The Good, the Bad and the Ugly (Italian: Il buono, il brutto, il cattivo) is a famous 1966 Italian epic spaghetti Western directed by Sergio Leone, starring Clint Eastwood, Lee Van Cleef, and Eli Wallach in the title roles. The screenplay was written by Age & Scarpelli, Luciano Vincenzoni and Leone, based on a story by Vincenzoni and Leone. Director of photography Tonino Delli Colli was responsible for the film's sweeping widescreen cinematography and Ennio Morricone composed the famous film score. It is the third film in the Dollars trilogy following A Fistful of Dollars (1964) and For a Few Dollars More (1965). The plot centers around three gunslingers competing to find a fortune in buried Confederate gold amid the violent chaos of gunfights, hangings, Civil War battles, and prison camps.[1] This article or section does not adequately cite its references or sources. ... The Good, The Bad, The Ugly is the debut album of female singer Frankee. ... Image File history File links Download high resolution version (510x755, 89 KB) Summary www. ... Sergio Leone (January 3, 1929 – April 30, 1989) was an Italian film director. ... Alberto Grimaldi (b. ... Luciano Vincenzoni (born c. ... Age & Scarpelli is the stage name used by the pair of Italian screenwriters Agenore Incrocci (1914 – 2005) and Furio Scarpelli (born 1919). ... For other uses, see Clint Eastwood (disambiguation). ... Lee Van Cleef (January 9, 1925 – December 16, 1989) was an American film actor, who appeared mostly in Western and action pictures. ... Eli Herschel Wallach (born December 7, 1915) is an American film, TV and stage actor. ... Mario Brega (Rome, March 5, 1923-July 23, 1994) is an Italian actor. ... Al Mulock (June 30, 1925 - 1968) was born in Toronto, Ontario, Canada. ... Ennio Morricone (born November 10, 1928; sometimes also credited as Dan Savio or Leo Nichols) is an Italian composer especially noted for his film scores. ... Tonino Delli Colli (November 20, 1923 - August 17, 2005) was an Italian cinematographer. ... This article is about the film studio. ... Image File history File links Flag_of_Italy. ... Year 1966 (MCMLXVI) was a common year starting on Saturday (link will display full calendar) of the 1966 Gregorian calendar. ... Image File history File links This is a lossless scalable vector image. ... Year 1967 (MCMLXVII) was a common year starting on Sunday (link will display full calendar) of the 1967 Gregorian calendar. ... A directors cut is a specially edited version of a film, and less often TV series, music video, commercials or video games, that is supposed to represent the directors own approved edit. ... Image File history File links Flag_of_Italy. ... The English language is a West Germanic language that originates in England. ... USD redirects here. ... For a Few Dollars More (Italian: Per qualche dollaro in più) is a 1965 spaghetti western film directed by Sergio Leone and starring Clint Eastwood, Lee Van Cleef and Gian Maria Volonté. German actor Klaus Kinski also plays a supporting role as a secondary villain. ... // Events Top grossing films North America Thunderball Dr. Zhivago Whos Afraid of Virginia Woolf? That Darn Cat! The Russians Are Coming, The Russians Are Coming Academy Awards Best Picture: A Man for All Seasons - Highland, Columbia Best Actor: Paul Scofield - A Man for All Seasons Best Actress: Elizabeth Taylor... The Epic Western is a sub-genre of the Western movie. ... Once Upon a Time in the West, in true Sergio Leone style, ends with an extended shootout scene between Harmonica (Charles Bronson) and Frank (Henry Fonda). ... Sergio Leone (January 3, 1929 – April 30, 1989) was an Italian film director. ... For other uses, see Clint Eastwood (disambiguation). ... Lee Van Cleef (January 9, 1925 – December 16, 1989) was an American film actor, who appeared mostly in Western and action pictures. ... Eli Herschel Wallach (born December 7, 1915) is an American film, TV and stage actor. ... Sample from a screenplay, showing dialogue and action descriptions. ... Age & Scarpelli is the stage name used by the pair of Italian screenwriters Agenore Incrocci (1914 – 2005) and Furio Scarpelli (born 1919). ... Luciano Vincenzoni (born c. ... Tonino Delli Colli (November 20, 1923 - August 17, 2005) was an Italian cinematographer. ... The Wikipedia main page as viewed with a widescreen monitor. ... ‹ The template below is being considered for deletion. ... Ennio Morricone (born November 10, 1928; sometimes also credited as Dan Savio or Leo Nichols) is an Italian composer especially noted for his film scores. ... A film score is a set of musical compositions written to accompany a film. ... The Dollars Trilogy, also known as The Man with No Name Trilogy, refers to the three Spaghetti Westerns starring Clint Eastwood and directed by Sergio Leone: A Fistful of Dollars (1964) For a Few Dollars More (1965) The Good, the Bad and the Ugly (1966) Although it was not Leone... A Fistful of Dollars (Per un pugno di dollari in Italy and officially on-screen in the U.S. and UK as simply Fistful of Dollars) is a 1964 film directed by Sergio Leone and starring Clint Eastwood. ... // Events January 29 - The film Dr. Strangelove is released. ... For a Few Dollars More (Italian: Per qualche dollaro in più) is a 1965 spaghetti western film directed by Sergio Leone and starring Clint Eastwood, Lee Van Cleef and Gian Maria Volonté. German actor Klaus Kinski also plays a supporting role as a secondary villain. ... The year 1965 in film involved some significant events. ... Gunslinger from The Great Train Robbery Gunslinger, also gunfighter, is a name given to men in the American Old West who had gained a reputation as being dangerous with a gun. ... Motto Deo Vindice (Latin: Under God, Our Vindicator) Anthem (none official) God Save the South (unofficial) The Bonnie Blue Flag (unofficial) Dixie (unofficial)  States that seceded under CSA control  States and territories claimed by CSA without formal secession and/or control Capital Montgomery, Alabama (until May 29, 1861) Richmond, Virginia...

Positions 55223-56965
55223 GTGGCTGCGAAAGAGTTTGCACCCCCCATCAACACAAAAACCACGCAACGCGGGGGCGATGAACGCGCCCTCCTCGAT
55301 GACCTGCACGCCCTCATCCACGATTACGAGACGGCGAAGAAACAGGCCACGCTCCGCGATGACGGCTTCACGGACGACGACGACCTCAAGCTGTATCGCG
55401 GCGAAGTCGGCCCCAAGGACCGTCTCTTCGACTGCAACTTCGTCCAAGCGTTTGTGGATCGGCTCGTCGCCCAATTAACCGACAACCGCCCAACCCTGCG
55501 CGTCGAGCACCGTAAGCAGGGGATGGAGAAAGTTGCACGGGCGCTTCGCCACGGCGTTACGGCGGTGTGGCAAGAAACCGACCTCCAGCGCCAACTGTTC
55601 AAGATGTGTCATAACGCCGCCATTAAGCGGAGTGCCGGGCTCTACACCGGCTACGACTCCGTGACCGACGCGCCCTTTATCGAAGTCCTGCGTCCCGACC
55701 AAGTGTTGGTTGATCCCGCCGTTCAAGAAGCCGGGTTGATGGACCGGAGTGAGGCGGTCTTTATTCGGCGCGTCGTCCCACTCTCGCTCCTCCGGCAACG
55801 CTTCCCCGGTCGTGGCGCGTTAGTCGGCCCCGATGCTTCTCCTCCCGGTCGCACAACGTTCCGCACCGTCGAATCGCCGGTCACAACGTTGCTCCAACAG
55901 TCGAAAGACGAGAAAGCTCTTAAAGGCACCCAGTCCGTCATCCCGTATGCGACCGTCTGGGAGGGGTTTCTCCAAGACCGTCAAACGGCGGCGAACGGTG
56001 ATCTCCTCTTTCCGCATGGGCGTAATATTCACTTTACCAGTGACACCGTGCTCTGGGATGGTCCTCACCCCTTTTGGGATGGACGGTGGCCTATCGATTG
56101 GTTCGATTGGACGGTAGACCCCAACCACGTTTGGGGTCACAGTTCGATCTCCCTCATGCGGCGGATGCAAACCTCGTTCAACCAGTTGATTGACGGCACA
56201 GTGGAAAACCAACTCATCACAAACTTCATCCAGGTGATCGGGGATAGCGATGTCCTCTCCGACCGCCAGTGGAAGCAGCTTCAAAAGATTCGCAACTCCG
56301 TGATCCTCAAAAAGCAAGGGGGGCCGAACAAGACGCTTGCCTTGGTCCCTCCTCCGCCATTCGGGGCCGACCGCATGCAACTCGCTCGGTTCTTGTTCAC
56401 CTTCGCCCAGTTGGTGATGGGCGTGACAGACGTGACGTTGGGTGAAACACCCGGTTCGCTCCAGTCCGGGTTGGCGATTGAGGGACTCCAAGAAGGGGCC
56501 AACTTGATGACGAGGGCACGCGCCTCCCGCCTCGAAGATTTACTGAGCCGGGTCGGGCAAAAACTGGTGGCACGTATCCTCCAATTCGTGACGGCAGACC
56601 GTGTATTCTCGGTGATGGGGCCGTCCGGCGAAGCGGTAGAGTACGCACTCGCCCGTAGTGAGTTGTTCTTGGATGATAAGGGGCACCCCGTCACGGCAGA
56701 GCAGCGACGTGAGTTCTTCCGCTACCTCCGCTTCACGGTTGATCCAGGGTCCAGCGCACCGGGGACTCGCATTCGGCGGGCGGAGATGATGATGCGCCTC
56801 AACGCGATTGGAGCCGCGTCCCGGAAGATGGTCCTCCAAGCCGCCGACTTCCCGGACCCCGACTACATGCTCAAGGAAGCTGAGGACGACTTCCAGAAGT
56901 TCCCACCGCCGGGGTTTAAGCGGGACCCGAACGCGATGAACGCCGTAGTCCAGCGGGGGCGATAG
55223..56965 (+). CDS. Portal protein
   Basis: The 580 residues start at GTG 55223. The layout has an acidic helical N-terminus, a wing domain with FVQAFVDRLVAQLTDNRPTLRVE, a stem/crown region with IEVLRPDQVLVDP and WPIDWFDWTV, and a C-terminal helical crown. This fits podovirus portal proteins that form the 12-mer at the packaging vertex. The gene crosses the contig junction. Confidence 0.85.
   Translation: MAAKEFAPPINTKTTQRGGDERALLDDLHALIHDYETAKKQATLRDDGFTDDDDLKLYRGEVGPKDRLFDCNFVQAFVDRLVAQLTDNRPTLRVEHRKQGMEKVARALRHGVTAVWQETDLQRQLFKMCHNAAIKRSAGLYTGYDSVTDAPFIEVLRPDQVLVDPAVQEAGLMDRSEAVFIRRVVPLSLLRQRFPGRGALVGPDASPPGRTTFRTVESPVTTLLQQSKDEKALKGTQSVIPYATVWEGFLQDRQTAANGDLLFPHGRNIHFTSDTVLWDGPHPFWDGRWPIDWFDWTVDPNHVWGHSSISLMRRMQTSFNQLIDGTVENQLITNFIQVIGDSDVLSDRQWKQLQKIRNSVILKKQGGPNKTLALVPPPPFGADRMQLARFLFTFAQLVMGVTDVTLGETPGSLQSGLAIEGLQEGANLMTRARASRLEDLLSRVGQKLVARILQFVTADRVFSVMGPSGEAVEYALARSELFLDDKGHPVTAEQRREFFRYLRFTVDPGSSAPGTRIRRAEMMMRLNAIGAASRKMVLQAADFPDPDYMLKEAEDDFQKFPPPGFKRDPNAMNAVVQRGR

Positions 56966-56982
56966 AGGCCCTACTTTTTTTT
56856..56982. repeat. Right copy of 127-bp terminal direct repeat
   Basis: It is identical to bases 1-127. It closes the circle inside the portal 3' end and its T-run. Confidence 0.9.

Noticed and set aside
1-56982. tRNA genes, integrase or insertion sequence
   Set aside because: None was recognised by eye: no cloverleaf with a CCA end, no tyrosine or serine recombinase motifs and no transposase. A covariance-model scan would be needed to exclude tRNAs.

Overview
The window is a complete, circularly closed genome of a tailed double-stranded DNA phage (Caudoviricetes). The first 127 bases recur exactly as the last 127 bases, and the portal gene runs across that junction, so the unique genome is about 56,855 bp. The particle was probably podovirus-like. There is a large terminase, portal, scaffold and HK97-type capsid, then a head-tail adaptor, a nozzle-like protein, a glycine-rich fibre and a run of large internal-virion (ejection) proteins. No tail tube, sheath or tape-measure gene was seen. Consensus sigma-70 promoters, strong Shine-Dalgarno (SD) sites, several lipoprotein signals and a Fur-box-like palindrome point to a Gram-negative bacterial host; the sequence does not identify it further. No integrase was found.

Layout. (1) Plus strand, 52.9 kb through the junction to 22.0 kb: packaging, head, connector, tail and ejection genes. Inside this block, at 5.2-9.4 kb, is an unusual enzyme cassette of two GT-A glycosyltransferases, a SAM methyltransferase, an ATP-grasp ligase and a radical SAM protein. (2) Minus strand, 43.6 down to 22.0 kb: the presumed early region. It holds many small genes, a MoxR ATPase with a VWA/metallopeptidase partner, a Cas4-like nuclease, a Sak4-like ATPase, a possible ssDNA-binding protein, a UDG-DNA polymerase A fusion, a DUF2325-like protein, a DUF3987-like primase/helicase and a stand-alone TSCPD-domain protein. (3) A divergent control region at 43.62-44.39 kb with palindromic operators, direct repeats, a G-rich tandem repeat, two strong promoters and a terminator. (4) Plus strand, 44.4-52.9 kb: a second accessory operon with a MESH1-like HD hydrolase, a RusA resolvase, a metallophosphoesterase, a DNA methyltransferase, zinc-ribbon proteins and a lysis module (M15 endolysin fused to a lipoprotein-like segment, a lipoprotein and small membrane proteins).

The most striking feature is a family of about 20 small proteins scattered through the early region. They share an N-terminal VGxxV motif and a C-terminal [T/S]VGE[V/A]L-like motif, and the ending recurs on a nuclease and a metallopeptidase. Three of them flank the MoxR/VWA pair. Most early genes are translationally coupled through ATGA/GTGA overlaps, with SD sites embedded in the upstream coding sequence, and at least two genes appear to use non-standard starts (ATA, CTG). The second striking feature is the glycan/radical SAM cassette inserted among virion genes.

Opening on December 23, 1966 in Italy and in the USA on December 29, 1967, the film grossed $6.1 million,[1] but was criticized for its depiction of violence.[2] Leone explains that "the killings in my films are exaggerated because I wanted to make a tongue-in-cheek satire on run-of-the-mill westerns... The west was made by violent, uncomplicated men, and it is this strength and simplicity that I try to recapture in my pictures."[3] To this day, Leone's effort to reinvigorate the timeworn Western is widely acknowledged:[4] The Good, the Bad and the Ugly has been described as European cinema's best representative of the Western genre film,[5] and Quentin Tarantino has called it "the best-directed film of all time."[6] is the 357th day of the year (358th in leap years) in the Gregorian calendar. ... Year 1966 (MCMLXVI) was a common year starting on Saturday (link will display full calendar) of the 1966 Gregorian calendar. ... is the 363rd day of the year (364th in leap years) in the Gregorian calendar. ... Year 1967 (MCMLXVII) was a common year starting on Sunday (link will display full calendar) of the 1967 Gregorian calendar. ... Sarcasm is the making of remarks intended to mock the person referred to (who is normally the person addressed), a situation or thing. ... 1867 edition of Punch, a ground-breaking British magazine of popular humour, including a good deal of satire of the contemporary social and political scene. ... European cinema is the cinema of Europe. ... This article does not cite any references or sources. ... Quentin Jerome Tarantino (born March 27, 1963) is an Academy Award- and Palme dOr-winning American film director, screenwriter and actor. ...